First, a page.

Renee Bramhall isn't a “mean” person, and at first glance she isn’t very intimidating at 5 foot, 1 inch, but none of that matters when it comes to taekwondo.
The sport is meant to be a peaceful martial art that focuses on avoiding conflict and being prepared to defend yourself if a situation escalates. Still, some might ask how and why this 47-year-old got started. Until three years ago, Bramhall was more comfortable on a treadmill or elliptical machine.
When her boys, Chris, 10, and Steve, 11, showed an interest in taekwondo, Bramhall signed up, too. They had observed Swanson’s taekwondo students practicing in the Cooper YMCA gym while there for swimming lessons. “I got into it to support the boys,” said Bramhall.
In turn, her boys keep her committed and going. All three have achieved brown belt rank. Bramhall’s husband refers to the trio as the three ninjas.
“She’s one of those people who have a positive outlook on life and who is always encouraging her boys to try harder,” said instructor Jason Swanson. Renee and both of her boys have attended additional activities such as an optional Friday night sparring class and tournaments.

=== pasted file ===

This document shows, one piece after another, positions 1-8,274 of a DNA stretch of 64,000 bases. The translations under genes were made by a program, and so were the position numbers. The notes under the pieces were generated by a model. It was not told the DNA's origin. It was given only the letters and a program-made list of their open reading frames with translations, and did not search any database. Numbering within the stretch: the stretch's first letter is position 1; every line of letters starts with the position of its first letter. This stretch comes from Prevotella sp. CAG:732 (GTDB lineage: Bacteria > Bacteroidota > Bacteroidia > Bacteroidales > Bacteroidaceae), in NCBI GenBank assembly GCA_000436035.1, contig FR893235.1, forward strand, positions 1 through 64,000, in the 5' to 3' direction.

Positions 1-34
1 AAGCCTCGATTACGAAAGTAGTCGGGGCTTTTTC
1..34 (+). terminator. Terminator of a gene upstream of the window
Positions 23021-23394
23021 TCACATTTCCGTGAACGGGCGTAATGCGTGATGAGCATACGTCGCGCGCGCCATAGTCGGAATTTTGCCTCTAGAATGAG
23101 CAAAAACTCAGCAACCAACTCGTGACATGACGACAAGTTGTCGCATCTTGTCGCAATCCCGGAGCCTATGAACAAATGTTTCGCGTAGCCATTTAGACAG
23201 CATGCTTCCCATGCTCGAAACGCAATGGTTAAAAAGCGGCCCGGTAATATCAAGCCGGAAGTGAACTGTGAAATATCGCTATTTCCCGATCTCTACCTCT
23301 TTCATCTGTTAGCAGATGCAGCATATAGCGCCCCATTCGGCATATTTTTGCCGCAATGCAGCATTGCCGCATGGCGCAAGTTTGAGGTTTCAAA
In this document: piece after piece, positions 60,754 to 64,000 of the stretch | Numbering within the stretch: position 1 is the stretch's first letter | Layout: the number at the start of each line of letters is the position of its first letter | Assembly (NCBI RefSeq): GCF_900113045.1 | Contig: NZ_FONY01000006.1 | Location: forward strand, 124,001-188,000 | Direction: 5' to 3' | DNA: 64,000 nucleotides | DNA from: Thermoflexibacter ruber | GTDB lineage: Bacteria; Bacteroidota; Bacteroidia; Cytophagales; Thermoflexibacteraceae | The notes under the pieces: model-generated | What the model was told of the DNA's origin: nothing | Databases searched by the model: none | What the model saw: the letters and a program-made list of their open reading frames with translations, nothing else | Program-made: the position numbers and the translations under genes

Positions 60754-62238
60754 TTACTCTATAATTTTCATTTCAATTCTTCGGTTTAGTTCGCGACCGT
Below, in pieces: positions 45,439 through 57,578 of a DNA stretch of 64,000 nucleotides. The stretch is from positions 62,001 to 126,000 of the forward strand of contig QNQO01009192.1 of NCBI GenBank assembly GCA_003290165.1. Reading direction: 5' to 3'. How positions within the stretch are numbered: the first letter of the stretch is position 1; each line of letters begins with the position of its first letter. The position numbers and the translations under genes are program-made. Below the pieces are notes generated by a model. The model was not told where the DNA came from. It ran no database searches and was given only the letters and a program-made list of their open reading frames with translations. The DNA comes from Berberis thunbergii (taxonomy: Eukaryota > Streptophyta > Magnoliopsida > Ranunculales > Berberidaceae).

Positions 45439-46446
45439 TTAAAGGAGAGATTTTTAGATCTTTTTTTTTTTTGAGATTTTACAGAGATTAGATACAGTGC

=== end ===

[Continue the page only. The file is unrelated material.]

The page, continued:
At the two tournaments in which she’s competed, Bramhall took first in sparring for brown belts in her age group and a first and third place for her form. “It takes a little bit of extra courage to do that, to test their skills against others outside of class,” Swanson said.
Bramhall said she gets a lot out of the art, including exercise, practice in self-control and discipline. She added that learning self-control is good for kids and parents alike.
Swanson shared that he has seen Bramhall develop some additional patience, in part because she knows herself how difficult the techniques are that she and her boys are learning.
For Bramhall, the atmosphere at Swanson’s is just right. “Everybody is really friendly,” she explained. “They’re always supportive. They’re right beside you, encouraging you with the techniques.”
For example, Bramhall said, if she is sparring, an instructor might stop the fight and suggest a specific move. “They want you to get better,” she stressed.